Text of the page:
a corn field faith

he found the fields and the rows between and the heart beat of the earth beating like a summer’s heat, a place called home, a house and a barn.  the corn was late august tall and ready and he was just starting, just ending his sixth summer, just standing in hand me down shoes that were too big to run in.  and he curled his toes and hung on and walked where they told him to walk.  he could hear the corn into the midnight , after the texaco radio show, before the sandman and the dusty deaf of sleep.  he could hear the corn whispering in the cool black, whispering something that was part of the air like dandelion heads or long off cathedral bells ringing.  whispering tiny secrets in his little ear all summer and ever since.  

and it started with an april faith, a green crawling from the ground, a thin spring beginning to begin.  his father would watch the sky and walk the earth.  and a time would come and he would come back with it, and a fist fixed with dirt and a hard eye and a nod and they would plant tomorrow.  and the seed would make its promise and everyone would work all week from a new sun’s sliver to the night and its quick winter again.  and with their prayers set in the earth they would wait and work the fields and the rows between and believe and nothing else.  he chored his chores and did them, he went to the well and went to the well and went to the well and did what his small hands could do.

and his father went back to the mills in the city every after, after planting.  he would hear his father’s truck in the early morning, above the corn’s din, before the sun sounded.  he made steel there with fire and earth, the bones of a still young america.  and he came home with both hands and a bent back and a weary and a wage on fridays and a thank the lord jesus christ and a republic steel every supper.  his brothers were tall and hard like wires and did a man’s work.  they stuck out from the earth like corn stalks themselves, their feet rooted deep in the dirt in the fields on the farm.  his mother made big breakfasts of eggs and bacon and new bread and jam and coffee chirping on the high kitchen counter and dinners in brown bags and pies on the window sill and suppers waiting.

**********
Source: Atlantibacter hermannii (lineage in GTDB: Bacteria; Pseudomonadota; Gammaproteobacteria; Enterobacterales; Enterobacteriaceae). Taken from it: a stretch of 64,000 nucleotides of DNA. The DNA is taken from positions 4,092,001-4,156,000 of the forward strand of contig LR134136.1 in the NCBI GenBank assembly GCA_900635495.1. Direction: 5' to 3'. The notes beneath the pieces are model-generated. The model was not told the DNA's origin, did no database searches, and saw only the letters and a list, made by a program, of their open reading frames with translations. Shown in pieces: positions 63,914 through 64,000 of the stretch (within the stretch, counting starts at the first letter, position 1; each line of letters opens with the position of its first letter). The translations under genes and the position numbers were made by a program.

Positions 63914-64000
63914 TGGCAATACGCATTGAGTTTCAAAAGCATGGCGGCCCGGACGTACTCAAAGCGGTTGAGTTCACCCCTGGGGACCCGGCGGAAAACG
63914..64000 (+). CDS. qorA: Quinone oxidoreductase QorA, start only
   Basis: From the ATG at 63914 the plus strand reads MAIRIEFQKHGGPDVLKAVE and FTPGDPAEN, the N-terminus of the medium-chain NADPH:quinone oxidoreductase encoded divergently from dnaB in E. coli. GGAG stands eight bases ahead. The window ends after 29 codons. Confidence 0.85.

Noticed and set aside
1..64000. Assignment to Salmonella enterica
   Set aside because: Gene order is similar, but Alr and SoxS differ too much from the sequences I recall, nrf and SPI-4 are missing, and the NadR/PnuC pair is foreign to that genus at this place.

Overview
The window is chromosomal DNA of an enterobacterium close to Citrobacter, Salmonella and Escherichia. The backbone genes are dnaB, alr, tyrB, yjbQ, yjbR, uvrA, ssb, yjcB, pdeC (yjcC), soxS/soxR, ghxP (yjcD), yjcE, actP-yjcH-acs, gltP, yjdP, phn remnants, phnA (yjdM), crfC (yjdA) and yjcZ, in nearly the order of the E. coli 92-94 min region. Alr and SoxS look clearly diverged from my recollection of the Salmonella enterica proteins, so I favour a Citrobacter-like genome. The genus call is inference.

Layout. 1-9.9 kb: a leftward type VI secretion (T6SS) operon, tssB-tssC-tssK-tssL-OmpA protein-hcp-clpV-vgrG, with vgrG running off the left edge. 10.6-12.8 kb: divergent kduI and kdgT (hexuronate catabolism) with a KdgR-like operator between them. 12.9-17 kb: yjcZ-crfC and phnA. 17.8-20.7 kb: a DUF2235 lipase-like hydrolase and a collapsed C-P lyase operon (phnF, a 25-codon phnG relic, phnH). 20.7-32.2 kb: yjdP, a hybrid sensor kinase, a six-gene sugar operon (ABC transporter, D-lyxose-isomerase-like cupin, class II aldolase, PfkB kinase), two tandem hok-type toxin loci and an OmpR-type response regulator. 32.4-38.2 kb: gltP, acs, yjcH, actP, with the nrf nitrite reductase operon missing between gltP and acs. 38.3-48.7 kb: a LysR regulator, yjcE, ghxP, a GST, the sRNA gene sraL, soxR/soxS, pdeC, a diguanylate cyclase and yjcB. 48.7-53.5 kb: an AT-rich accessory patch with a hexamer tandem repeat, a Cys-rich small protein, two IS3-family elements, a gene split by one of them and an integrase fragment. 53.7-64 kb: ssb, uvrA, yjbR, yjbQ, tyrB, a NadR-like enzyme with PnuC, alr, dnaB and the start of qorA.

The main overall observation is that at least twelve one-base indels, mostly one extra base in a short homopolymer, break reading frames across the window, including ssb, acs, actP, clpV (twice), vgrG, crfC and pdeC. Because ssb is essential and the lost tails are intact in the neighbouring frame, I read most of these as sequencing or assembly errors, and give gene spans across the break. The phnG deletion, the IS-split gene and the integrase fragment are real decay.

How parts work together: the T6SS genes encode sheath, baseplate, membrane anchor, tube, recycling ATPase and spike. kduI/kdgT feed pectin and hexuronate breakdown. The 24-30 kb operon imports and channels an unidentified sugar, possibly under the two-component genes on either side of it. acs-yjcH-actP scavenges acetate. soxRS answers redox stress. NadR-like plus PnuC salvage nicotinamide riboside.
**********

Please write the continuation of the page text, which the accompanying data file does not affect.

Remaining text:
and his father would put his ear to the fields and listen to the late august.  and a time would come and he would come back with it, and 6 ears of corn and a smile and a nod and they would pick tomorrow.   and the corn would know and keep the seed’s word and everyone would work all week from the early promise of a sun until it fell and bled red into the dirt.  and on the last day when the corn was sung they would go into town in the truck and everyone would get their own pint of ice cream.  he would point chocolate with his little finger and remember to pick strawberry next year’s harvest.  he always did.  a slim wage for a summer’s labor, but they had nothing and broke their backs for what they got and something seems like a lot when there’s nothing else.    they had a farm and a family and a second mortgage to cover the ‘34 drought.  and they had a wish and a prayer and an american dream and a field of ripe corn waiting.  a corn that stood out in the fields like one big god and the hand to make everything good or bad.  and he listened and heard.